BOSTON — U.S. Rep. Lori Trahan has been hit with yet another complaint that accuses her of violating financial reporting rules ahead of the 2018 election.

The complaint, filed Wednesday by the Foundation for Accountability and Civic Trust, alleges that Trahan may have broken campaign finance laws by making sizable loans to her campaign in the months ahead of a contentious primary election. The conservative watchdog group based in Washington, D.C., asks the Office of Congressional Ethics to investigate the source of the loans.

"Rep. Trahan’s repeated failure to properly disclose her assets was at best grossly negligent, and at worst a willful and deceitful effort to conceal those assets and campaign funding in direct violation of federal law," Kendra Arnold, the group's executive director, said in a statement.

Trahan, a Westford Democrat, loaned herself a total of $371,000 last year as part of her bid to win the 3rd Congressional District seat previously held by Rep. Niki Tsongas.

The money helped fund last-minute advertising that some say helped the political newcomer clinch the Democratic nomination in a 10-way primary last September, which she won by 145 votes following a recount between her and Democrat Dan Koh. She went on to defeat Republican Rick Green and independent Mike Mullen in the Nov. 6 election.

The complaint is similar to one filed three weeks ago with the Federal Election Commission by the Campaign Legal Center, a Washington D.C.-based watchdog. It suggests that Trahan didn't have enough revenue and assets to cover those loans, based on her personal financial disclosures filed with the clerk of the U.S. House of Representatives.

Gretchen Grosky, Trahan's spokeswoman, denied any wrongdoing and criticized the latest complaint for "containing a number of inaccuracies."

"Rep. Trahan complied with regulations set forth by the FEC and the Committee on Ethics regarding her campaign finances and personal financial disclosures, and this complaint is without merit," Grosky said in a statement.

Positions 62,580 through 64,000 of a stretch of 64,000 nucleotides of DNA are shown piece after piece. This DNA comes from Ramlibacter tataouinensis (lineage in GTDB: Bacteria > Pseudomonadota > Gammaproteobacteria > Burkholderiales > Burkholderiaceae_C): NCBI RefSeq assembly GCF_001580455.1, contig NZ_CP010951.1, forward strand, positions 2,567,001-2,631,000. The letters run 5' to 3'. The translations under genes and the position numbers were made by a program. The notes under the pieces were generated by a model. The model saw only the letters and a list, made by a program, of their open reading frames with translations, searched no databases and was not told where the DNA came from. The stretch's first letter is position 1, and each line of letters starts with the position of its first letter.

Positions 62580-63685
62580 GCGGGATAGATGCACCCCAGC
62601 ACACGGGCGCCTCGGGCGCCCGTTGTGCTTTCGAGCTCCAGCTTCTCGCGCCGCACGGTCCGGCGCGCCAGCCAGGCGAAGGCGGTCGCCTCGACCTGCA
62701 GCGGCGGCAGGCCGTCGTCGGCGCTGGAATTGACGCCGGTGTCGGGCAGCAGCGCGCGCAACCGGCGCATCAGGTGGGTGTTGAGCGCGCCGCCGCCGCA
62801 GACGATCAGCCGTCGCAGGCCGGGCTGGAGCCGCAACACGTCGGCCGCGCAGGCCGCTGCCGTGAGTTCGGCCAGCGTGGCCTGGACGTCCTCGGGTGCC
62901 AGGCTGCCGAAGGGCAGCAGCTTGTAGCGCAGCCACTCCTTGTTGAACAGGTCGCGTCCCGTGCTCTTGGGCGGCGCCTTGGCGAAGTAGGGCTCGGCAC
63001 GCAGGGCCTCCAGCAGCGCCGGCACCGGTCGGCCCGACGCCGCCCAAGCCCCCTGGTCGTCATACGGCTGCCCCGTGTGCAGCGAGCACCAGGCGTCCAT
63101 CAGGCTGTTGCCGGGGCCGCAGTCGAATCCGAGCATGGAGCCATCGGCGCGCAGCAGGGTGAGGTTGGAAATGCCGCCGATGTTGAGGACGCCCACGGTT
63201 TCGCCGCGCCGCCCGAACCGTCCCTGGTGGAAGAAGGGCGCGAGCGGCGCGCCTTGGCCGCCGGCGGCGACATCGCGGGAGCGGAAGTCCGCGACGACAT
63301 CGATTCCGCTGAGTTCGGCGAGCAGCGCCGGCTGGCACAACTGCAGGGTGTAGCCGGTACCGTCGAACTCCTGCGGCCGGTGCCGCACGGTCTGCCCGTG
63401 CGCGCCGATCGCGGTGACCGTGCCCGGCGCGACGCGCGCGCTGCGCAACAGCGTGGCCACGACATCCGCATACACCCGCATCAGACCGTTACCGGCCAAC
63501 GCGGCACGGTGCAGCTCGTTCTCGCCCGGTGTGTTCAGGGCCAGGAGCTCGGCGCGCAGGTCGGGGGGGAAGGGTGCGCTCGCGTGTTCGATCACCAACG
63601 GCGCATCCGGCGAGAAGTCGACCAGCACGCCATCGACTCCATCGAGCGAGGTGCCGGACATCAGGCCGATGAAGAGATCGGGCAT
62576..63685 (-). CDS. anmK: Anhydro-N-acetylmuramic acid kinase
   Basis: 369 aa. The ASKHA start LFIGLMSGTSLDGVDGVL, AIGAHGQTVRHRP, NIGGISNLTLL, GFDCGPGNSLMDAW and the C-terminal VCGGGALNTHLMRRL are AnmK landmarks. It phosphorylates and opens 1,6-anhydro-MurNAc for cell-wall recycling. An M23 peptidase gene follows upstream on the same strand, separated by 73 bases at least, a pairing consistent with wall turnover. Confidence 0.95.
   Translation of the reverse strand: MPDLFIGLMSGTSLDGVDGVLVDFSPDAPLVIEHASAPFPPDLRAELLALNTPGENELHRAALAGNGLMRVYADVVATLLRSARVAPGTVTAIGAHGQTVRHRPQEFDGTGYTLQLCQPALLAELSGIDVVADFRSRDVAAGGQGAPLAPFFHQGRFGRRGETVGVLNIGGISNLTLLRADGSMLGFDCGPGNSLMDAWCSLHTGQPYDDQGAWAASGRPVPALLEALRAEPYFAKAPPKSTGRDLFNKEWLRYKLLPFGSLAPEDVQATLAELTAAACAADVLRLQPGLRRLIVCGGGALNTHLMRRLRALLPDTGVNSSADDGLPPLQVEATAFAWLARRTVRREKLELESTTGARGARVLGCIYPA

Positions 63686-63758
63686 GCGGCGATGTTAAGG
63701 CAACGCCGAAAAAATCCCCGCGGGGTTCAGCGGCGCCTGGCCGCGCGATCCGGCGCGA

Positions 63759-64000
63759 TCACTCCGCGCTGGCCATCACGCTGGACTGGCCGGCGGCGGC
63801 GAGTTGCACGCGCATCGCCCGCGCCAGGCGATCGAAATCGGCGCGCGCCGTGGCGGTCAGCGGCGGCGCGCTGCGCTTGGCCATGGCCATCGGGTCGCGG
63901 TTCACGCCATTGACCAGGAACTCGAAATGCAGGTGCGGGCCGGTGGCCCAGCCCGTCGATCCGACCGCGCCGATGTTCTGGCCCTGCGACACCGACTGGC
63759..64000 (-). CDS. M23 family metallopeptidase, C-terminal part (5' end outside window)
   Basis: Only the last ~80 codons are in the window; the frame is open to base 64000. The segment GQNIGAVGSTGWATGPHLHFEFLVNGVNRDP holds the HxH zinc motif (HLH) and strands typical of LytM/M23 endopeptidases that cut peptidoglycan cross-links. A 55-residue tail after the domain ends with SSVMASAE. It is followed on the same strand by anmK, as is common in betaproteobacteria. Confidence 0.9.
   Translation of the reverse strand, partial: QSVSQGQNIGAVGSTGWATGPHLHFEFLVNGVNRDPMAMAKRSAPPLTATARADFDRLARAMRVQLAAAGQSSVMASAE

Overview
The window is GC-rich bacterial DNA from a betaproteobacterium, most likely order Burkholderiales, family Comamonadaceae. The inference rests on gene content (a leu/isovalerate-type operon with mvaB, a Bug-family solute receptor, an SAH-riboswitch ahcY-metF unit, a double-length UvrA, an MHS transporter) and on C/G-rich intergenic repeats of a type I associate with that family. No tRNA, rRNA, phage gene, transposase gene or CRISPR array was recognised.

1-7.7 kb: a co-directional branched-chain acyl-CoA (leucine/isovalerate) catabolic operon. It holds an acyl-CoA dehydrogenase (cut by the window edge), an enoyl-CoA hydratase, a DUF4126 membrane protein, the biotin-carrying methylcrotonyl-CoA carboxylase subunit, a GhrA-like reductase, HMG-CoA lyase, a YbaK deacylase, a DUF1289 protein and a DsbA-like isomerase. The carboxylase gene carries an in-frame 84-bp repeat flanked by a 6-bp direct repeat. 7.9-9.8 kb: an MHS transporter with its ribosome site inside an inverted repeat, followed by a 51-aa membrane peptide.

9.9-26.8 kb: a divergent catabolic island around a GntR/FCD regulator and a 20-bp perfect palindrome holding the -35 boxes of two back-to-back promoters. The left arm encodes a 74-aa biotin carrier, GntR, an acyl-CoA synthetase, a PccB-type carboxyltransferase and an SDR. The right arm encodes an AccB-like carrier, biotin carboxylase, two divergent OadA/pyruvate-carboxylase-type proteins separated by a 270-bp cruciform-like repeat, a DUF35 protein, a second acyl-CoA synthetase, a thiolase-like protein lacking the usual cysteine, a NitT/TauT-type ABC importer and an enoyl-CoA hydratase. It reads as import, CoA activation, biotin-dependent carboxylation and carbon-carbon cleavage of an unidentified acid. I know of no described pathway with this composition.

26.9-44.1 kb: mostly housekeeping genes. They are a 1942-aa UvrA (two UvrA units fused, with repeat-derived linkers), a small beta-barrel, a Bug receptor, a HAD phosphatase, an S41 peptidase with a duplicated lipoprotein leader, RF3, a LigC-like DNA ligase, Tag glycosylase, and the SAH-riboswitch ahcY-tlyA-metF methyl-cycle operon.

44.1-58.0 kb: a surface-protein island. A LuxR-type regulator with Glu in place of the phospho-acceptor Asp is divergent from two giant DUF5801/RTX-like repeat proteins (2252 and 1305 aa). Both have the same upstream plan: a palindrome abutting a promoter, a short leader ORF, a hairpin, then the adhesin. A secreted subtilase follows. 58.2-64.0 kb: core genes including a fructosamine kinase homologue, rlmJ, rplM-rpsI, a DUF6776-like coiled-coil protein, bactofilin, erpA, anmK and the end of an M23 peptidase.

Trahan used personal assets, including $265,000 in income from her consulting business, a home equity loan and joint checking accounts, to finance the campaign loans, Grosky said.

A Boston Globe report, which first raised the allegations, suggested the loans were backed by Trahan’s husband, David, a real estate developer.

While candidates can loan themselves unlimited funds, family members are limited to contributions of $2,700 per election cycle, according to federal campaign finance rules.

Trahan amended her personal financial disclosures filed with the House clerk multiple times, adding a joint banking account and a $71,000 home equity loan, after questions were raised about the money she’d given to her campaign.

The campaign loans were made over a period of several months, according to disclosures filed with the Federal Election Commission.

Trahan's personal financial disclosures listed revenues and assets ranging from $2.4 million to $8.2 million, most of which belong to her husband. They include $361,000 in income from her job in 2017, as well as a handful of joint bank accounts.

The largest asset Trahan personally owns is her consulting business, valued at between $250,001 and $500,000 at its peak last year.

The group behind the most recent complaint has called for investigations into dozens of Democrats since it was founded in 2015. Its targets have included former Secretary of State Hillary Clinton, Massachusetts Sen. Elizabeth Warren and California Sen. Kamala Harris, according to the Center for Responsive Politics, which tracks spending by third-party electioneering groups.

Most of its funding comes from "dark money" sources, according to the center, making it nearly impossible to trace who is paying its activities.

The group's former executive director was Matthew Whitaker, a former U.S. attorney tapped by Republican President Donald Trump last year to serve temporarily as attorney general.

Christian M. Wade covers the Massachusetts Statehouse for North of Boston Media Group’s newspapers and websites. Email him at cwade@cnhi.com.

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